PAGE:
Dog Ate a Mole? 3 Possible Outcomes

It is no secret that dogs love digging in the garden. But what happens if, during a digging session, your dog finds a mole and decides to eat it? Is eating moles harmful to dogs? 

Help, my dog ate a mole! A dog eating a mole is a potentially dangerous scenario. As rodents, moles can carry. Also, they can be poisoned with mole baits which are also toxic to dogs. Finally, they can simply cause severe digestive upset and make your dog sick. If your dog ate a mole, it is best advised to seek veterinary help. 

This article will talk about dogs eating moles during mischievous episodes. We will cover the potential scenarios and issues after a dog eats a mole. We will also give useful tips on what to do in case of an emergency and how to prevent your dog from eating moles in the future.  

Dog Ate a Mole

Can Dogs Get Sick from Eating a Mole?

Yes, dogs can get sick from eating a mole. However, it does not necessarily mean that every mole-eating scenario will have a negative outcome. Namely, it is possible for some dogs to eat moles and feel perfectly fine afterwards. However, other dogs may develop serious problems and become sick.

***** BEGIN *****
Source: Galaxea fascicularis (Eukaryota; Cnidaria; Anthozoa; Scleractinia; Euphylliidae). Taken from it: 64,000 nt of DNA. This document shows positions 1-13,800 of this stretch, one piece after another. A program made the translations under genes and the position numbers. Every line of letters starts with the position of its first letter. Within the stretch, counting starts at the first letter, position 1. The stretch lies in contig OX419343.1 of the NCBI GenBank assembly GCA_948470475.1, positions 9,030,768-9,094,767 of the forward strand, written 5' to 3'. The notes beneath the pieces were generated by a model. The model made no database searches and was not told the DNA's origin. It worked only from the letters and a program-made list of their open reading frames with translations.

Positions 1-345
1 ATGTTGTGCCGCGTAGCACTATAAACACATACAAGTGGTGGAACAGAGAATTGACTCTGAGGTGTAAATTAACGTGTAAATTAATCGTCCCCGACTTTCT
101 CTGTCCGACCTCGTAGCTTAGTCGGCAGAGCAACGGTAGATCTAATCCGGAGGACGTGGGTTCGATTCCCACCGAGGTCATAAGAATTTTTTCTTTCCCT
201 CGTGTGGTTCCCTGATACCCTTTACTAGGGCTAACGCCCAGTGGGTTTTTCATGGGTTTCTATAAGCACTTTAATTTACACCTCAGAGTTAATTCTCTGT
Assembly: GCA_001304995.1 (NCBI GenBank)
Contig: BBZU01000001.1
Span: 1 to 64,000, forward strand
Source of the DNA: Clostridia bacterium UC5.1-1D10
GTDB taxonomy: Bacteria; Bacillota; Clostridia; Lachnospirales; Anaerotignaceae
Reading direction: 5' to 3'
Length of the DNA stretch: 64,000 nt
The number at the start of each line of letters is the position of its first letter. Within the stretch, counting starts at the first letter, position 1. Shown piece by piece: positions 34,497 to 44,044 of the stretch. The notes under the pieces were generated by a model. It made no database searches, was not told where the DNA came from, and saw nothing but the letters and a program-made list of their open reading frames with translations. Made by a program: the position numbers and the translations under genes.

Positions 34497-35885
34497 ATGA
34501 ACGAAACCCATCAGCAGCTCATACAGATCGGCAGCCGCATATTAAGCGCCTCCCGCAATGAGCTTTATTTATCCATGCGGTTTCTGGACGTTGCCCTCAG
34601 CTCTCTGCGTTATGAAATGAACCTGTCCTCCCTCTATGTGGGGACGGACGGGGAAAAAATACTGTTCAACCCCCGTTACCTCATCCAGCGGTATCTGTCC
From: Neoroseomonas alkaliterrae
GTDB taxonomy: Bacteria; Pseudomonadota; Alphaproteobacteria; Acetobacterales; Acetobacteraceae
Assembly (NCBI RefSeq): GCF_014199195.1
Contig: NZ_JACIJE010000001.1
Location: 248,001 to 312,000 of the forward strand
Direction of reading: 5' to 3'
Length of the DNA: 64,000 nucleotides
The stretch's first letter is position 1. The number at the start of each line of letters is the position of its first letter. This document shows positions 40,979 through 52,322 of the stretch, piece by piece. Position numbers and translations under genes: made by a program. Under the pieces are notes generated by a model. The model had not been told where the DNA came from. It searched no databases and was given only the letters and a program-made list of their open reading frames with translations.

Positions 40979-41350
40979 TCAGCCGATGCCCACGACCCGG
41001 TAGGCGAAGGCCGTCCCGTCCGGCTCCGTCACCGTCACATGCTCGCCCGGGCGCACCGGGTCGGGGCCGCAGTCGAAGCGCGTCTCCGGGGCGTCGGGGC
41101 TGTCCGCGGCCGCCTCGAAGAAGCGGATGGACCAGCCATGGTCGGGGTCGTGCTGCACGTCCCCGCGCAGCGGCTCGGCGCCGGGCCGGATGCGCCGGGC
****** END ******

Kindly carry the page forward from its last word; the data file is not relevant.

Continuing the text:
Which scenario is more likely depends on several factors. Some are related to the mole and others with the dog. Mole-related factors include whether the mole was carrying a disease or consumed poison before being ingested by your dog. Dog-related factors usually refer to the dog’s ability to digest foreign materials. 

What Happens if My Dog Eats a Mole?

There are different possible outcomes in case a dog eats a mole. To help you better grasp the severity of the situation, we will review three possible scenarios. 

Scenario Number 1: Digestive Upset 

Dogs have unusual appetites which are not aligned with their stomachs’ sensitivity. Namely, contrary to popular belief, the dog’s stomach is easily irritable, and eating a mole can wreak havoc. 

A dog with digestive upset will vomit, have diarrhea or constipation, drool, lack appetite, and experience severe abdominal pain. If the vomiting and diarrhea are pronounced, it will soon become dehydrated. 

Some stomach upset episodes can be managed at home. However, you need to talk to the vet about what to give your pup and when. During the recovery period, we suggest using the Tiki Pets Tummy Topper made with stomach-soothing pumpkin puree. 

Scenario Number 2: Mole Baits and Intoxication

In case the mole has been poisoned, the dog is at risk of becoming intoxicated. Mole baits are extremely toxic to dogs and contain either zinc phosphide or bromethalin. 

Zinc phosphide causes cardiovascular issues, respiratory disorders, and neurological problems. As a neurotoxin, bromethalin triggers cerebral edema resulting in tremors, seizures, mental dullness, incoordination, and paralysis. 

Both toxins are dangerous because they lack antidotes. Therefore, the dog’s only chance of surviving the intoxication is aggressive treatment – vomiting induction, intravenous fluids, and supportive therapy. 

Scenario Number 3: Rabies